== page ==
By lex, on April 7th, 2010
Frank Gaffney thinks that we’re on the brink of squandering an opportunity in Mesopotamia:
Among the objects of the growing violence are individuals who stood for office in the recent parliamentary elections. This amounts to post facto disenfranchisement of the Iraqi voters whose turnout of over 60 percent – in the face of threats by anti-democratic forces that voting would be deemed a capital offense – powerfully testified to their desire to exercise the right enjoyed by no others in the Mideast except Israelis: to have a real say in their government and future.
Sadly, all other things being equal, that popular ambition seems unlikely to be realized. There is an unmistakable vacuum of power being created by President Obama’s determination to withdraw U.S. “combat” forces no matter what, starting with the cities a few months ago and in short order from the rest of the country.
Increasingly, that vacuum is being filled by Iran and its proxies on the one hand and, on the other, insurgent Sunni forces, both those aligned with al Qaeda and those that have, at least until recently, been suppressing the AQI. On what might be called the third hand, Iraqi Kurds are experiencing their own internal problems as well as an increasingly ill-concealed inclination to assert their independence from the rest of the country.
I’ve got objections, if not to Gaffney’s narrative, then at least to his tone. His article seems more of a political polemic targeting the Obama administration more than the national security implications of losing Iraq. Now, I’m all for holding the government’s feet to the fire when appropriate, but while the whole “Who lost X?” game may be emotionally gratifying to partisans, but if the answer is that over 4000 young lives and a trillion US dollars are lost – not to mention the scale of the human tragedy in Iraq – then the answers are “We all did,” and “mostly they did.” Because Iraq from 2003-2007 was on us, but from 2007-2010 it has been on them.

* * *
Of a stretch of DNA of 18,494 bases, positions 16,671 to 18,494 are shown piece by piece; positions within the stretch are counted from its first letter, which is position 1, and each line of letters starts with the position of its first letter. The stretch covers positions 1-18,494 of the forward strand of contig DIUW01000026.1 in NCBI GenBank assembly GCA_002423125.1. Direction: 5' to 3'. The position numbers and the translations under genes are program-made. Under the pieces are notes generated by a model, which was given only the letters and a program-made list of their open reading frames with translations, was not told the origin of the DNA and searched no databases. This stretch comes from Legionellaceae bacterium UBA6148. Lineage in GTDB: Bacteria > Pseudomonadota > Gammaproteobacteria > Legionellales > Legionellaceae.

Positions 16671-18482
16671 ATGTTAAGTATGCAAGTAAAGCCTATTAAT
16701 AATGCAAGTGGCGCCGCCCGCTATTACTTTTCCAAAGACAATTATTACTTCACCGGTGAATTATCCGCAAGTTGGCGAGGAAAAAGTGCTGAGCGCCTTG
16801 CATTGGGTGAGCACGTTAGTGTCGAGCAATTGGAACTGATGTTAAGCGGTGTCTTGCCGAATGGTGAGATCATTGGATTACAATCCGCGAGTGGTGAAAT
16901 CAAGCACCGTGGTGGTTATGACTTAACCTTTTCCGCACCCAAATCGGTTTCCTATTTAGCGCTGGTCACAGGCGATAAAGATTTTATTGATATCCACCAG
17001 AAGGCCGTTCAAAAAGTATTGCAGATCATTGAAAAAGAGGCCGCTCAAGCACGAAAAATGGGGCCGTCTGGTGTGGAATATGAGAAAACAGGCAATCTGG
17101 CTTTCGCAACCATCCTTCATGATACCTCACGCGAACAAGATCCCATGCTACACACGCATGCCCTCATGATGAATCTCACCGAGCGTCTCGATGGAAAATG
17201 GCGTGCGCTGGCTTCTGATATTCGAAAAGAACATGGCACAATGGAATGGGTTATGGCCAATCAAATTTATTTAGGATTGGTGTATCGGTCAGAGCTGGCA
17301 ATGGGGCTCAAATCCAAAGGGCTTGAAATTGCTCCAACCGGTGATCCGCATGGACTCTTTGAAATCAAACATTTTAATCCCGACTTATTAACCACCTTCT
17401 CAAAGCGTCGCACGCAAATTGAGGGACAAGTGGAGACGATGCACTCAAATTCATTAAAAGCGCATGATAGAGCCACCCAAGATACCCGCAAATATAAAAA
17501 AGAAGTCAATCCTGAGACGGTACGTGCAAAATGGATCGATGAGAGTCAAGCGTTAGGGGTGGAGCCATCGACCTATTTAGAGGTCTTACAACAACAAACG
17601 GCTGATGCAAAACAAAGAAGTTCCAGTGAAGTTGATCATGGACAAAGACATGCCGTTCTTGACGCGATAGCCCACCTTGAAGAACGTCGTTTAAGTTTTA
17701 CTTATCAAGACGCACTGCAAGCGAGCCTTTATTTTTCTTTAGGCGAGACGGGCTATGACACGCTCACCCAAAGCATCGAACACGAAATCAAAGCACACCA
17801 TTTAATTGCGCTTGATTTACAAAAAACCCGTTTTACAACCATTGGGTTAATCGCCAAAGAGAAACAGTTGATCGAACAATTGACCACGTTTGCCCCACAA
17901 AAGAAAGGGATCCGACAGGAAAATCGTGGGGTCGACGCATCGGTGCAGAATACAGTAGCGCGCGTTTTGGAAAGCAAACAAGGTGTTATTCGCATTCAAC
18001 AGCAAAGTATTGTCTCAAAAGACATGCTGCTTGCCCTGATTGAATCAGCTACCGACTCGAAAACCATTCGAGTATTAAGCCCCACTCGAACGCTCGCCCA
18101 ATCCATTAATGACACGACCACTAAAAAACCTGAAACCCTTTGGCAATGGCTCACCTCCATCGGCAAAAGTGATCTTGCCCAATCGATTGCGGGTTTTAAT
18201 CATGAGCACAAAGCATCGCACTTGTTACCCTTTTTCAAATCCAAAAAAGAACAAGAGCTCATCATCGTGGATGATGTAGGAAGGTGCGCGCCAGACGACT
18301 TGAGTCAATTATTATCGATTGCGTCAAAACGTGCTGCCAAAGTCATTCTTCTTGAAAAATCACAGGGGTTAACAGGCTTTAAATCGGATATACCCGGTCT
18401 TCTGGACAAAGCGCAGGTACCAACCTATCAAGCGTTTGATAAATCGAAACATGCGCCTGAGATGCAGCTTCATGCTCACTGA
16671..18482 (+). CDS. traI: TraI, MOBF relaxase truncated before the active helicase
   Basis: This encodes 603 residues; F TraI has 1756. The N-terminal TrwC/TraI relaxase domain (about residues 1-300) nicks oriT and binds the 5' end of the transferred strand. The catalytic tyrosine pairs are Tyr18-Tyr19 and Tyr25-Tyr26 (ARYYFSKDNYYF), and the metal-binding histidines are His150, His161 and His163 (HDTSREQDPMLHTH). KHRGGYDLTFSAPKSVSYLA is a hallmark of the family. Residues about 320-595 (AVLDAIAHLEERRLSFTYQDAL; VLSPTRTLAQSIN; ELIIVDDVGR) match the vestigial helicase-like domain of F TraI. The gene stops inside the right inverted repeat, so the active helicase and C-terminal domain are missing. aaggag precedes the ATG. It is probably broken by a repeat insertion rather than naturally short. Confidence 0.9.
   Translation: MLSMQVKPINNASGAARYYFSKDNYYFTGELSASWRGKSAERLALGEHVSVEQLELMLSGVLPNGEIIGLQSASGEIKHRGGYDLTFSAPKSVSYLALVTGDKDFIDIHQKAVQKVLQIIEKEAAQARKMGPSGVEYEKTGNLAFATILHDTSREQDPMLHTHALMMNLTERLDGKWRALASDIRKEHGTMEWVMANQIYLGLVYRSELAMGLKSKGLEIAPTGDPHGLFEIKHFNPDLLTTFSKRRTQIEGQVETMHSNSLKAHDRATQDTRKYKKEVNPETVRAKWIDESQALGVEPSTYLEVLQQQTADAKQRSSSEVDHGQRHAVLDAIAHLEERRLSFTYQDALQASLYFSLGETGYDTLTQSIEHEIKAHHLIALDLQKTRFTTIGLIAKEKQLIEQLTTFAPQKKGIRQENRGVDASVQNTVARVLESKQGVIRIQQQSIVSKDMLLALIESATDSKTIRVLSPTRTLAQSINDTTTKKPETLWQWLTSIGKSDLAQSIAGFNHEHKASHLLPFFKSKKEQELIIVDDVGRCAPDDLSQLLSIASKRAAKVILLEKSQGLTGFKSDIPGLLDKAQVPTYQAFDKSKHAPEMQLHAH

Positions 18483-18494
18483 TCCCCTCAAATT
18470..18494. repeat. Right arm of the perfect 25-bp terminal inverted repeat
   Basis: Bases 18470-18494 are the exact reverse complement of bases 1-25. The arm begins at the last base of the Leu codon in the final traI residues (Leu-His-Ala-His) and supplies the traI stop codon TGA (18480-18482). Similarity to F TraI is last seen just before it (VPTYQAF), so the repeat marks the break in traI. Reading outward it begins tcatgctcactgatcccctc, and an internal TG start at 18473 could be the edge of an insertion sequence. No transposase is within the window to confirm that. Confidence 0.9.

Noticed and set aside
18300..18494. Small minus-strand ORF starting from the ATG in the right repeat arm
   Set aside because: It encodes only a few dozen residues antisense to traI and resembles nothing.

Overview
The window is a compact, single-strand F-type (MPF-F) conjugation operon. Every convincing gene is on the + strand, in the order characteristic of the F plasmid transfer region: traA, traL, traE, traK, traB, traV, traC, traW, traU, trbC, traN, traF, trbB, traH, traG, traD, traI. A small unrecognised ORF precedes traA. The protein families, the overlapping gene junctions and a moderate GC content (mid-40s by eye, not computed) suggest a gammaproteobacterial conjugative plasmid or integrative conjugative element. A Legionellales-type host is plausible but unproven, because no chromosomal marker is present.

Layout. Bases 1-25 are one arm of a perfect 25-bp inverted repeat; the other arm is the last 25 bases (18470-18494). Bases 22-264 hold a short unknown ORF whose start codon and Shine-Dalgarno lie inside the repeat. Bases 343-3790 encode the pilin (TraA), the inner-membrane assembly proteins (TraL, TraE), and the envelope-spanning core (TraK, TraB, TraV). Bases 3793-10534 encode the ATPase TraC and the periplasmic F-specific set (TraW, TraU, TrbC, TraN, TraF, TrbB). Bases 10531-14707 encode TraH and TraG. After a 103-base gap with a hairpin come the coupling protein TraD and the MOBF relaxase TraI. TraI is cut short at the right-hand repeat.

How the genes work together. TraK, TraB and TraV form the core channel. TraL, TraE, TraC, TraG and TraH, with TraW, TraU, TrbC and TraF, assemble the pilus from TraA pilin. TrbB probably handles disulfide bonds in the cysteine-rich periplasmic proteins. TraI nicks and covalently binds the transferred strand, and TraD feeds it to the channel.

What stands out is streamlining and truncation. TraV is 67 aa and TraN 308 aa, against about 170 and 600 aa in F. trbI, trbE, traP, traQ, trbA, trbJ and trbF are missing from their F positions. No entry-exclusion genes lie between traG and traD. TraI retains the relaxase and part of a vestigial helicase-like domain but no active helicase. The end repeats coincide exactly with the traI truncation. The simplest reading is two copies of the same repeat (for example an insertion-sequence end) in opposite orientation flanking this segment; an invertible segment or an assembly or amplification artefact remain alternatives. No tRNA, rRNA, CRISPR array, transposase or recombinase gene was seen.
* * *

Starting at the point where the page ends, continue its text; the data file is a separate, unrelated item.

We’ve spent seven years in Iraq, and have shepherded the people through two national elections, thereby avoiding the “one man, one vote, (one time) issue. We’ve built for them a moderately capable national security apparatus, at least by the standards of the region. We’ve helped shape markets, the bureaucracy a free press and other institutions of democracy. If they can’t hold things together as we draw down our forces for re-deployment, then maybe self-government isn’t for them. Maybe they revert to form and allow the power/challenge dialectic to finally thrust the most brutal and paranoid tyrant back atop the mound of skulls after a squalid internal struggle. And that will be the government they deserve.
I once had high hopes for Iraq, then merely hope. I still retain some optimism, although now it is more carefully shaded. Fundamentally this was not merely because I view self-government as a great good thing in itself, but also because – from a purely parochial standpoint – democracies do not willingly make war on each other. Paranoid tyrants – there is no other kind – cannot be counted on not to run with scissors. This matters greatly in a world where nuclear weapons (for example) present only a trivial challenge to a sufficiently industrialized state.
This has been a grand, and expensive experiment in self-rule, not to mention “nation building.” If Iraq goes pear-shaped, the popular media will say that it has been a “failed experiment,” but that’s only because they are not truly acquainted with the scientific method. Experiments do not fail, they either demonstrate whether a theory is provable or not. Ultimately, Iraqi democracy may not be.
That was worth learning if it’s found to be true, and will be worth remembering the next time a tyrant tires of brutalizing his own people and goes abroad in search of newer skulls to crack.
Nation breaking is much cheaper than nation building.